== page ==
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You heard the HR calls, now hear the stories

Rockies broadcasters dish on origins of their trademark phrases
November 22, 2020

DENVER -- If you pick up a ball that fits in your hand, then baseball grabs you. And your next goal is to hit that ball a long way. And as soon as you sock one in the backyard, in a sandlot, in an alley, on a street, even in

DENVER -- If you pick up a ball that fits in your hand, then baseball grabs you. And your next goal is to hit that ball a long way. And as soon as you sock one in the backyard, in a sandlot, in an alley, on a street, even in a batting cage, your home run comes with the soundtrack of what you heard on radio or TV.

If you’re a Rockies fan, these words ring:

“Touch 'em all time!”

“Take a good look, you won’t see it for long!”

“Fire up the fountains!”

“Over and outta here!”

The four Rockies play-by-play voices on the KOA Rockies Radio Network and AT&T SportsNet bring flavor to home run calls. In all cases, their signature phrases are the result of preparation, but they are not contrived. They’re not necessarily employed for every Rockies home run. But in all the cases, they ring in the listener’s head.

And spark dreams.

Jack Corrigan (KOA since 2003): “Touch 'em all time!”
Corrigan has called all but 10 of the franchise’s 28 seasons. Before that, Indians fans heard his personal stamp on television for 17 years. But the origins of the call came when Corrigan’s family moved into a cul-de-sac in the West Park neighborhood of Cleveland in the early 1960s.

This L-shaped development would grow to 16 homes, featuring a high of 106 children. “It’s interesting when you can play ‘Red Rover’ with, like, 50 people,” Corrigan said.

But in the beginning, there were just a couple families. Corrigan had no microphone. But he had a plastic ball and a bat. His audience was his childhood friend, Joe Cordeno.

Cordeno became a Tigers fan when the Indians sent them Rocky Colavito in a deal that still brings cringes in Cleveland. So the two of them would listen to Hall of Famer Ernie Harwell call Tigers games. It seemed natural that when they were outside, the batter would announce his exploits.

“It wasn’t just ‘swing,’ and all that,” Corrigan said. “We’d be doing the counts and talking about guys on base. We’d have our lineups.”

While trotting around the bases -- “sewer, manhole cover, sewer, another manhole cover,” Corrigan recalls -- on a home run, a call was born.

“I said, ‘Touch 'em all time for Woodie Held,’ who was an Indians player at that time, and just started doing that when I would hit home runs in this game with Joe and me,” Corrigan said.

Corrigan fast forwarded a couple decades later to the TV booth alongside Cleveland broadcasting legend Joe Tait. While Tait is best known for his work on Cavaliers basketball games, he had quite the baseball career and was working with a young Corrigan.

“It’s the second or third game … I think we were in Kansas City,” Corrigan said. “I was just doing three innings of play-by-play. Joe was doing the bulk. There hadn’t been a home run when I was the lead guy.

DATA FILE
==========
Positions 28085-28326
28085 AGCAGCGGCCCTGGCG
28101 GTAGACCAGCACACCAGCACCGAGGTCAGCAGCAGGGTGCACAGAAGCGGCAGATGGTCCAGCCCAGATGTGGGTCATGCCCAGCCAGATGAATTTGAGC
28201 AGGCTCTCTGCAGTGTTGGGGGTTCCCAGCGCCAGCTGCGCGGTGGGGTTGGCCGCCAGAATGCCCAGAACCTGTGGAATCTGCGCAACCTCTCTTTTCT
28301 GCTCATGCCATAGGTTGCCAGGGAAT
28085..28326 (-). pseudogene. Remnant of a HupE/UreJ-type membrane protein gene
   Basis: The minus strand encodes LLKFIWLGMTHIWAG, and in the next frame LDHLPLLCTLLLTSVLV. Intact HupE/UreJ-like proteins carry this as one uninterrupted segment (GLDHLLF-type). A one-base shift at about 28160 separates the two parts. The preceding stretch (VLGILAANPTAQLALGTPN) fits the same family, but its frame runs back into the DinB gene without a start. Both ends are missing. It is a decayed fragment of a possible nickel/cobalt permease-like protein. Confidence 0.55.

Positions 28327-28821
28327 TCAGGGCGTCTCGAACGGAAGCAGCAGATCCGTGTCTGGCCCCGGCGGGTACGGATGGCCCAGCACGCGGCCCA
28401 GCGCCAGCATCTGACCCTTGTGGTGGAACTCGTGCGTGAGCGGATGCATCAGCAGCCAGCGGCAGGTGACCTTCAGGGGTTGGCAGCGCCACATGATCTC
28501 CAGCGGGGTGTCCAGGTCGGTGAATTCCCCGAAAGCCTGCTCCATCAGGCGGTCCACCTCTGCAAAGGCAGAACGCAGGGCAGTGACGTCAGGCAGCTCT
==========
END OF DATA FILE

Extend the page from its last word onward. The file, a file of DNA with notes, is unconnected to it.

“Then somebody hit a home run. I said, ‘Touch ‘em all time for Brook Jacoby,’" Corrigan recalled. "When we went to the commercial break and took off our headsets, Joe said, ‘Touch ‘em all time … Where did you get that?’ I told him the story quickly.

“He said, ‘That’s pretty good. You want to keep that.’”

Drew Goodman (AT&T SportsNet since 2002): “Take a good look, you won’t see it for long!”
Goodman had been the voice of the NBA’s Denver Nuggets, had done regional and national broadcasts of NFL and MLB games for years, and filled in on Triple-A Denver Zephyrs and Colorado Springs Sky Sox broadcasts before taking over as the Rockies’ play-by-play lead.

Much of his national MLB work had required him to be down the middle. A Red Sox home run had better not spark more enthusiasm than a Yankees homer. He acknowledged being caught by surprise when interviewing for the Rockies job, which required him to speak to a partisan audience.

“One of the first questions was, ‘What’s your home run call going to be?’” Goodman recalled. “And I said, ‘I haven’t given that, A) any thought, and B) I always believed and I still believe to this day that anything that comes out of your mouth should be organic. It shouldn’t be, ‘If this scenario occurs, I’m going to say this.’”

Goodman doesn’t remember the specific homer that birthed his call. But somehow it felt right.

“I’m pretty straightforward,” Goodman said. “I always tell young broadcasters that how you are on the air has to be an extension of what your walking around personality is. It can’t be great departure, because now you’re acting and not being yourself.”

But not every home run gets top billing.

“I use it when it’s a no-doubter, like off the bat you can tell,” Goodman said. “So I guess on a Rockies home run, I use it 40-50 percent of the time. If we all know it’s heading for the concourse, then we can do it.

“The last thing you want to do as a broadcaster is break into, ‘Take a good look, you won’t see it for long,’ and the guy catches it two steps in front of the warning track.”

Jenny Cavnar (AT&T SportsNet since 2012, play-by-play since 2018): “Fire up the fountains!”

Cavnar grew up with the Rockies. In fact, her not attending the home opener at Mile High Stadium (more on that later) on April 9, 1993, when she was 10, is family legend.

“My baseball coach dad [longtime Denver area high school coach Steve Cavnar] had two tickets to Opening Day -- but he couldn’t find a substitute teacher,” Cavnar said. “So my mom took my brother out of school and they went.

“And to this day, at every holiday, I remind my parents the profession I chose, and how it would have helped me a lot more if I had been one of those 80,000 fans sitting in the stands that day.”

Cavnar’s voice carries an edge behind her smile when she recounts the story, but she received a valuable baseball education. When she wasn’t playing softball, lacrosse and basketball, she kept the scorebook for her dad’s games and found herself with “a soundtrack in your head.”